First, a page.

Cahill generates numerical superiority moving through his centre-half.
Should they not find a vertical passing line, then the outside centre-backs still can exploit wider routes through the wing-backs in the way to maintain ball control. It means that, with England’s backline under pressure, the three at the back could easily find an outside free-man to progress the ball through.
In opening passing lanes towards the wider areas, they could gain depth. That said, shouldn’t Southgate want put emphasis on the flanks, they still could play a direct ball through the third line with central-midfielders and forwards moving higher up to play the second ball.
Also, within a 3-4-3, 3-5-2 or 3-4-2-1 system, diagonal passes from centre-half to centre-half or towards the far side are easy to build so England could put emphasis on switching play. The outside backs can also step higher the pitch behind the first line of pressure, creating the free-man in the middle of the field.
When out of ball possession
On the defensive side, the cooperation between the defensive midfielders and the backs has to be efficient, especially between holders and wing-backs. Otherwise, opponents could exploit the spaces at the back of the wing-backs – the true weakness of three-man backline – getting the outside centre-backs isolated in wider areas and generating structural issues. The wing-backs also have to be good enough to provide a link between the backs and the midfield and have to avoid dropping too deep or they could be easily closed down on the flanks.
Basically, the wing-backs have to decide when defending deep and when defend narrow, helping the central midfielders. In Kyle Walker, Southgate has a full-back/wing-back which looks able to do it.
Having three at the back also has a positive effect when out of possession, as it allows a great central protection. Adding a couple of wing-backs could guarantee England a great width protection too.
Against ball-oriented sides, England could operate in a 5-3-2/5-4-1 shape having the control of both depth and width. It also could allow Southgate to provide his team with a better aerial presence in the box to defend against crosses. Teams suited to switch play also could face issues trying to find open gaps into a defensive line with five active defenders covering width.
The five at the back defensive shape means the defence can cover depth and width while defenders can also maintain the right distances between themselves. This also allows a team to make the ball-close wing-back free to defend wider and higher as the depth is covered by four other teammates.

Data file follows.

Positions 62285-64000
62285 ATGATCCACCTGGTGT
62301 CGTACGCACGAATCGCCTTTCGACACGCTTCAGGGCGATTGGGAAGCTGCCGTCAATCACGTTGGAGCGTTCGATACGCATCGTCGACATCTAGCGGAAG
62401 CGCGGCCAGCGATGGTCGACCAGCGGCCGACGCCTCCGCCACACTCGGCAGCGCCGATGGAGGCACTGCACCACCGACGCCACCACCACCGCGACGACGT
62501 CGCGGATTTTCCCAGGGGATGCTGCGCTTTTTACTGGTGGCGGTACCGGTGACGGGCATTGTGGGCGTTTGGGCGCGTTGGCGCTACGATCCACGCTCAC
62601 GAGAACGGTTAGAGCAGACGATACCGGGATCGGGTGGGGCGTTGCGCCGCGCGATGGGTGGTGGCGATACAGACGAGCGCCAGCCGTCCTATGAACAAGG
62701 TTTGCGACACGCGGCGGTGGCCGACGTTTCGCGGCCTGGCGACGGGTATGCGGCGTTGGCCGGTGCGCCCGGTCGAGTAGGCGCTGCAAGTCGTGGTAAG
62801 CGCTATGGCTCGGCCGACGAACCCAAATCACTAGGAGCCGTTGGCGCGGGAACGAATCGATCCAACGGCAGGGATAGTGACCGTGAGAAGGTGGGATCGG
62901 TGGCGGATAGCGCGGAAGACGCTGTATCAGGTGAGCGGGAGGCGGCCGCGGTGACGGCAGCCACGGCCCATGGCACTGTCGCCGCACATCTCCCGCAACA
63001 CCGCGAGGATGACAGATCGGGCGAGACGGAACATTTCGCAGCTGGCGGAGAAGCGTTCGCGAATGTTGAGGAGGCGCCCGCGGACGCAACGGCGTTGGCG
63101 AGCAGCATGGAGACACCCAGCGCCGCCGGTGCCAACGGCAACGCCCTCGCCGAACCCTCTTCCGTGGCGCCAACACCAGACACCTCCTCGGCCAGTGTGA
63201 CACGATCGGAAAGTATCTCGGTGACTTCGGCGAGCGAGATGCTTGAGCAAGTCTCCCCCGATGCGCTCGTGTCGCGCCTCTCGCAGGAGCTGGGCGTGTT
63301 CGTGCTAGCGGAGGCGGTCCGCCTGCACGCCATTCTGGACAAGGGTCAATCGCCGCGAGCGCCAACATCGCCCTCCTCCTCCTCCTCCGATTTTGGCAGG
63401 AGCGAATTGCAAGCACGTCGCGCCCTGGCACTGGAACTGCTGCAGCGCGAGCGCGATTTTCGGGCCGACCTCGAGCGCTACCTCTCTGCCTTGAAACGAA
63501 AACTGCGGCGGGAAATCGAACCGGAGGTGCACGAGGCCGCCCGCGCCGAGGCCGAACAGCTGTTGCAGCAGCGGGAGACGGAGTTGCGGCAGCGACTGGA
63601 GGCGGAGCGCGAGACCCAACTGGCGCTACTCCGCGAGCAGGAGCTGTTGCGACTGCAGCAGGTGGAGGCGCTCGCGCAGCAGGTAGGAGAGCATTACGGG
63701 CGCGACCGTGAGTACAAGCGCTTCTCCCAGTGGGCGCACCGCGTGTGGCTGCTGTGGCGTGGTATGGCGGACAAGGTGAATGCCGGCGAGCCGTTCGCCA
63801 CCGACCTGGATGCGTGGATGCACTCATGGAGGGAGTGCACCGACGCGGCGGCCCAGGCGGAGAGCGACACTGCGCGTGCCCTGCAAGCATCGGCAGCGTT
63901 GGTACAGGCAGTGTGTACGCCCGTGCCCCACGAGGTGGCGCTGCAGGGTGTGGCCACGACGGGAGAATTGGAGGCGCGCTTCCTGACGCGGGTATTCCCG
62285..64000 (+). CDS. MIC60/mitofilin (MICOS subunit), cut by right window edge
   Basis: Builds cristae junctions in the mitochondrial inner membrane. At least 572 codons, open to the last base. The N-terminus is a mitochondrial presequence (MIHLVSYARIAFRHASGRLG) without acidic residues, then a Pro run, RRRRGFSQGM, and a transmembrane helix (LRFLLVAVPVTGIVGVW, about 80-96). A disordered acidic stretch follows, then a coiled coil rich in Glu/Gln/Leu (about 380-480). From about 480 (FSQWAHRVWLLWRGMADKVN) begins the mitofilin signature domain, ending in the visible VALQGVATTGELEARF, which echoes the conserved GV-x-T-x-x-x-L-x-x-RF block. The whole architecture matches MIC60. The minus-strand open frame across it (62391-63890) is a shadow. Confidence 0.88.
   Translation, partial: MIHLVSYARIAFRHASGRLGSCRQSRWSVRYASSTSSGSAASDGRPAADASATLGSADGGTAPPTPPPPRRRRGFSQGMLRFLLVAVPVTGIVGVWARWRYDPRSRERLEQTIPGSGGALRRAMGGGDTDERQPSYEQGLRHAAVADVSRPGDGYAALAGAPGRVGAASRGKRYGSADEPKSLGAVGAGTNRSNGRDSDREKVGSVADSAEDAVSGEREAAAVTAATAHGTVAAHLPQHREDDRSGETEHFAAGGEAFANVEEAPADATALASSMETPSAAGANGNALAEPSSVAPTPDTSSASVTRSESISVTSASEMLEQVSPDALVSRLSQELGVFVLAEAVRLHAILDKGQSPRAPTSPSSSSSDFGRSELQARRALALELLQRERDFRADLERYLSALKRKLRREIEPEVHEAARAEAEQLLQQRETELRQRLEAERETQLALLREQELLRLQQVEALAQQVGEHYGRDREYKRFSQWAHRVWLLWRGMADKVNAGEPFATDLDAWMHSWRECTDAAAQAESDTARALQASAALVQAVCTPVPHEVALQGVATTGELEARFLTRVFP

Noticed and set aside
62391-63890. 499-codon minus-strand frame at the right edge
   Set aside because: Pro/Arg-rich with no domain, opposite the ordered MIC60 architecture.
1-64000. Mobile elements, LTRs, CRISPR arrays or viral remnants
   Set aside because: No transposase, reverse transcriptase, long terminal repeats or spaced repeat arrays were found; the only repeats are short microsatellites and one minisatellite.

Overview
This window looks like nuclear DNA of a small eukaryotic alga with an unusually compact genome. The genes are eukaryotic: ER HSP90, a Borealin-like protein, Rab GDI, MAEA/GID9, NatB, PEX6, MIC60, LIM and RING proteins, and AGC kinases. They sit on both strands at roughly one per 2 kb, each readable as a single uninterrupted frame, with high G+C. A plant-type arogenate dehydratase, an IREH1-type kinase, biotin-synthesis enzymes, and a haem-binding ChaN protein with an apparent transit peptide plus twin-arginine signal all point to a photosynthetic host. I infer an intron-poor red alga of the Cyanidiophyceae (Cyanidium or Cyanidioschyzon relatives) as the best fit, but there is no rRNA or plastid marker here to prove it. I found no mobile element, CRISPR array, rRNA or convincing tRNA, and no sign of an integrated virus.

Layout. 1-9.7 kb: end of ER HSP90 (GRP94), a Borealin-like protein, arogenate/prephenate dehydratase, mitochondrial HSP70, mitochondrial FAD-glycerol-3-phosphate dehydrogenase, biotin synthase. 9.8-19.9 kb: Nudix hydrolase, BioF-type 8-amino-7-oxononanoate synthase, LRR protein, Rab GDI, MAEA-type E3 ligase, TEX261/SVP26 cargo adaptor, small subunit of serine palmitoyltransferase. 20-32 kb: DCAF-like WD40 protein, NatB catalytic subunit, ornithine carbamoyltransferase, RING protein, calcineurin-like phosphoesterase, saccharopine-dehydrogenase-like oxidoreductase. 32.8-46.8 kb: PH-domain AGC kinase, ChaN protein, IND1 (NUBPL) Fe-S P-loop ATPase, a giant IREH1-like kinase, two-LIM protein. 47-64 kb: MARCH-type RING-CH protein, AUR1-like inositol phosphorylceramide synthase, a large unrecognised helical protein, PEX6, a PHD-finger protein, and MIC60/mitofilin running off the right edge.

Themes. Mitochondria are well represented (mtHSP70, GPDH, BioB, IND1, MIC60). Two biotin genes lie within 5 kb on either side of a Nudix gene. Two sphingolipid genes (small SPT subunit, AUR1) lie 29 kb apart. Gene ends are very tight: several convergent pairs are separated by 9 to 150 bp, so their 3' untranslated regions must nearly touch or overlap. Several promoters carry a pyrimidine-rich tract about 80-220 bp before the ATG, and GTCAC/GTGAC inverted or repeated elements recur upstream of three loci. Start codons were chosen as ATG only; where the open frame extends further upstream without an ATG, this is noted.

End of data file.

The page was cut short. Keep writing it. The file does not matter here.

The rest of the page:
Moreover, English backs – which are not well-known for their tactical acumen – could play with more freedom, relying more on their physical skills rather than on their tactical knowledge. In fact, the Englishmen could rely on a safety net at their back that would allow defenders to play more aggressively. Furthermore, this five-man backline allows the ball-near backs to mark their opponent even if the opponent should decide to come back deeply in his territory trying to receive the ball in between the lines.
This could allow Southgate to be able to build an efficient defensive wall in the middle, making England tough to be penetrated in central zones.
So, three at the back could definitively help England side as the same national team manager admitted: “for me in terms of the way we’d want to play from the back, I think three at the back is a better option…I think three at the back is what we ought to do.”
“It helps to be able to switch between two systems but, for me, that would both be with three at the back,” Southgate told reporters.
A player as Cahill has successfully played in this system at Chelsea for Antonio Conte, while Stones could push up more acting as a free man in the midfield with England in possession. Furthermore, Southgate could deploy a system more suited to exploit the skills of players such as Adam Lallana or Marcus Rashford, making them more free to play into more advanced positions to support Harry Kane.
The three at the back experiment already started and Southgate has now some months to make it ready for the Russian trip.